By now everyone knows you never get a second chance to make a first impression, today that initial first glance is usually your virtual one.
A recent national survey, which was conducted online by Harris Poll on behalf of CareerBuilder, revealed that 71 percent of U.S. workers would not apply to a company experiencing negative press.
“In today’s 24/7 news cycle and social media world, earning and maintaining a good reputation can be a challenge,” said Rosemary Haefner, chief human resources officer at CareerBuilder. “It’s easier than ever before for job seekers to research potential employers. Employers that value transparency and take a proactive approach to issues or complaints will have a better chance of securing trust and loyalty and maintaining a positive reputation that can strengthen their recruitment and retention strategies.”
Women were more likely not to apply to companies experiencing bad publicity than men according to this survey. In the recent PEW Research survey, 70 percent of women also viewed online harassment as a major problem verses 54 percent of men believe it’s an issue. Especially young women experienced sexualized forms of abuse online at much higher rates than men. Some 21 percent of women ages 18 to 29 report being sexually harassed online.
As we witness a time in our country when incivility is on the rise, 75 percent of Americans believe it’s up to us to change the tides according to the Civility in America survey.
From watching major corporations take on celebrities in tweetstorms, to a restaurant attempting to adjust to new legislation, social media can take on a life of its’ own and your company can be left lifeless.
The shame factor and the bottom line.
The CareerBuilders survey noted that more than a quarter of employers (26 percent) say their company has experienced negative publicity, resulting in a hit to their hiring process as well as other areas. Bad press and online shaming impacts employee morale, higher voluntary employee turnover and a decline in sales. Businesses with negative publicity turns off candidates from applying, so companies will risk losing potentially good applicants due to a smear campaign or other forms of unflattering content online. The loss of revenue is why employers must address these issues immediately or may potentially risk going out of business.
Today 90 percent of people rely on reviews posted online before they purchase or use a service, yet shockingly, 1 in 5 people will admit to writing false reviews of products or services they have never used according to a YouGov survey. The bottom line is, your online reviews can literally cripple your company.
Being proactive, being positive.
While negative news travels faster in our social world, companies should share their positive news to strengthen their company overall. This is what online reputation management is about and why people need to learn to maintain it regularly. When [if] a digital disaster does occur, you are already prepared for it.
In my upcoming book, Shame Nation: The Global Epidemic of Online Hate, we discussed with Rich Matta, CEO of ReputationDefender, the rise of online attacks towards businesses. “We’re seeing an enormous rise [in] online attacks for three main reasons,” he says. “First, attackers now understand that online attacks have significant potential to negatively impact their intended targets—and they’re growing more sophisticated, selecting approaches that maximize damage.” You can read his entire interview in Shame Nation being released on October 3rd, 2017.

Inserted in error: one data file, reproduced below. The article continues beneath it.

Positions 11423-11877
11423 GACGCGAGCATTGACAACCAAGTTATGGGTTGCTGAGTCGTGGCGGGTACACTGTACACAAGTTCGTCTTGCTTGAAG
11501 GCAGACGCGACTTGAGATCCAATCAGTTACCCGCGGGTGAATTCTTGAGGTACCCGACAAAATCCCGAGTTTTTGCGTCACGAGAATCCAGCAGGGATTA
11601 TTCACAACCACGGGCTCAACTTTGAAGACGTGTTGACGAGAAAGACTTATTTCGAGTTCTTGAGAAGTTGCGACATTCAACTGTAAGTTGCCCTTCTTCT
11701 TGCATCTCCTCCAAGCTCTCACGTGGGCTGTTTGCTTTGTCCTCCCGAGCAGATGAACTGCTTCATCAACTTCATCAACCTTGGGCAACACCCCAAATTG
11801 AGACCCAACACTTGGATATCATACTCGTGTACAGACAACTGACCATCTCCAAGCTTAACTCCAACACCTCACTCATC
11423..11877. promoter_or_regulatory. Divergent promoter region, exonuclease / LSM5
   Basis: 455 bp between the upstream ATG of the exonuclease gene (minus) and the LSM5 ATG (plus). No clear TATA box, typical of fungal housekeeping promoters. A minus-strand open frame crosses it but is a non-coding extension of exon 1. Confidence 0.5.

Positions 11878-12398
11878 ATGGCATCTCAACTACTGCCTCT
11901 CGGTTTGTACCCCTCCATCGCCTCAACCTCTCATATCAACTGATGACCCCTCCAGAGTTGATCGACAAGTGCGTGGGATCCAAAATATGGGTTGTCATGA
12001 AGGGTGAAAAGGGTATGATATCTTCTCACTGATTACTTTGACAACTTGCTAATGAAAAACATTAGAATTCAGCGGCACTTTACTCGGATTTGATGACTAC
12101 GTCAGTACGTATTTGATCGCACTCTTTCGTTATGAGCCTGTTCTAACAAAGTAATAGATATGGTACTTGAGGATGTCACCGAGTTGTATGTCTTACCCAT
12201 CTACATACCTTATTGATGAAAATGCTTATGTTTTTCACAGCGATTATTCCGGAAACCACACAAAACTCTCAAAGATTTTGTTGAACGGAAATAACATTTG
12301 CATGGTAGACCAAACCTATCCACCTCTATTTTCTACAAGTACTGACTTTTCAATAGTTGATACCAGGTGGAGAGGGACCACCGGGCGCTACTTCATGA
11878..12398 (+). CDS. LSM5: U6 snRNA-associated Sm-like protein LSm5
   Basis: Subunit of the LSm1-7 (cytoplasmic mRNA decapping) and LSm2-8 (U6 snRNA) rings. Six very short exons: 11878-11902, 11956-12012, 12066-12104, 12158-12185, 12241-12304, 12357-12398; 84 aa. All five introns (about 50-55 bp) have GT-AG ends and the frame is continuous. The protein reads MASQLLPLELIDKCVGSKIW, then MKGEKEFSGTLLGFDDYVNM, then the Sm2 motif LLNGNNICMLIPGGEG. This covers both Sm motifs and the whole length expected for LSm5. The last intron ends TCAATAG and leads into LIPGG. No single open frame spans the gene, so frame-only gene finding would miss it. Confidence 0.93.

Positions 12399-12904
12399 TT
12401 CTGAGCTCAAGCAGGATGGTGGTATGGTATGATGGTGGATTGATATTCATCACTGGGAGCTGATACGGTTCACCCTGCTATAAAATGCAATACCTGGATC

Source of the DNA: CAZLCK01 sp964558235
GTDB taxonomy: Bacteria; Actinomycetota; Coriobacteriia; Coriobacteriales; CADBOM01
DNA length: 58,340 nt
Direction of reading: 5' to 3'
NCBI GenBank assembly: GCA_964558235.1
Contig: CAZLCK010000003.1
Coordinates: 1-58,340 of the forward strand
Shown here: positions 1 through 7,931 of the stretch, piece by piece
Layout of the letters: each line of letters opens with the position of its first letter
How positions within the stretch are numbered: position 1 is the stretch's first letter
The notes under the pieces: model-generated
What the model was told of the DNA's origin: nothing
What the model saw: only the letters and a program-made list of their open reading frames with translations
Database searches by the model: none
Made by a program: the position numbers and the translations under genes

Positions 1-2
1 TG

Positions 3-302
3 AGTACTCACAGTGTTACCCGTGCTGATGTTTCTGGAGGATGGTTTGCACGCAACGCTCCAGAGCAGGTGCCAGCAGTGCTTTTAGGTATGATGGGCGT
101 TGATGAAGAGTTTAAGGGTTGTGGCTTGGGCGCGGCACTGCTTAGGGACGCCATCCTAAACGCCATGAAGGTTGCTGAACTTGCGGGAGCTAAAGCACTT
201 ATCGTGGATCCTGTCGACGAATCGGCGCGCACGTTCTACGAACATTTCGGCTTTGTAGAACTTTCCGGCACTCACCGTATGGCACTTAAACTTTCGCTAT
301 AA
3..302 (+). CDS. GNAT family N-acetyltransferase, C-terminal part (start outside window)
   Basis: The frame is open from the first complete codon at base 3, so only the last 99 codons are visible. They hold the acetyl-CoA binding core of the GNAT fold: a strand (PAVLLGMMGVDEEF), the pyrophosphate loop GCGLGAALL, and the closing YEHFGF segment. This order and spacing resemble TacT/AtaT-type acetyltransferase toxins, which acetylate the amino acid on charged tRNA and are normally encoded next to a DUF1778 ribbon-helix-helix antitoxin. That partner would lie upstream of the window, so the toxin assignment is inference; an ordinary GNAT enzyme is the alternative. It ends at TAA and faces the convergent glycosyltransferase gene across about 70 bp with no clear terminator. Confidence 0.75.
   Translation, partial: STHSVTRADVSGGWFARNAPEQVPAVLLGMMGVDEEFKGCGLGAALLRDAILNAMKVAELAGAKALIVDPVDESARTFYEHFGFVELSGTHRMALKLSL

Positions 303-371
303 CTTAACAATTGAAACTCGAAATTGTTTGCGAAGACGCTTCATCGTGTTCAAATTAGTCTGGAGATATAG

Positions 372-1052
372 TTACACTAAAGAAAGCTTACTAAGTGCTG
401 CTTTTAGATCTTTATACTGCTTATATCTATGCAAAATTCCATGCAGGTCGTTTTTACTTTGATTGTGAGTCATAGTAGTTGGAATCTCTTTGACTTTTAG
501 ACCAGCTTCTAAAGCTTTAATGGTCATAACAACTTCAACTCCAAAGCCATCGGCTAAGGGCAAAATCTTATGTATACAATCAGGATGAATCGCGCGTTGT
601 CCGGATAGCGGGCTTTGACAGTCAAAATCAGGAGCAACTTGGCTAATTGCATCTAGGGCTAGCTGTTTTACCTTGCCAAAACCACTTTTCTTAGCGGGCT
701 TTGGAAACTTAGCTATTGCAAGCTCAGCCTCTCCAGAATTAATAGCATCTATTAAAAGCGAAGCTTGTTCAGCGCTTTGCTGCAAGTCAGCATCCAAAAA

Previously a CareerBuilders survey shared how social media can impact your chances of landing a job. In reality everyone has social liability they need to be responsible for - both the employer and the potential employee.
When corporations encounter negative publicity or you have been through cyber-warfare online, it’s important to address digital disasters swiftly and professionally. As with many trolls, arguing with them can only fuel the fire and increase your exposure. It’s imperative to be proactive, not reactive in these situations.
Being proactive means building your social authority online of your brand with positive outreach to people. If your audience knows you and what you stand for, they will be less likely to be influenced by a ban of pesky trolls.
CareerBuilders survey determined nearly 4 in 5 employers who have experienced positive press have seen beneficial impacts such as:
- 42 percent higher morale among the workplace
- 36 percent of employees were likely to share positive things about their company on social media
- 36 percent boost in sales
- 32 percent more job applications
- 22 percent more job candidate referrals from current employees
- 21 percent more jobs being accepted
- 19 percent lower voluntary employer turnover
If you’re a company facing a tweetstorm or social media meltdown it’s important to attempt to take it offline as quickly as possible.
You’re best line of defense is being prepared before the cyber-bullets arrive. Building your digital platform, encouraging your current clients (customers) for reviews, keeping your blogs and websites up-to-date and using your keypad with respect and responsibility towards everyone - even if they aren’t your customer.
It might be a time of incivility and uncertainty in our country, but it can be that time you can shine online. Be the person (business) that takes this shame nation to a sane nation — one keystroke or post at a time.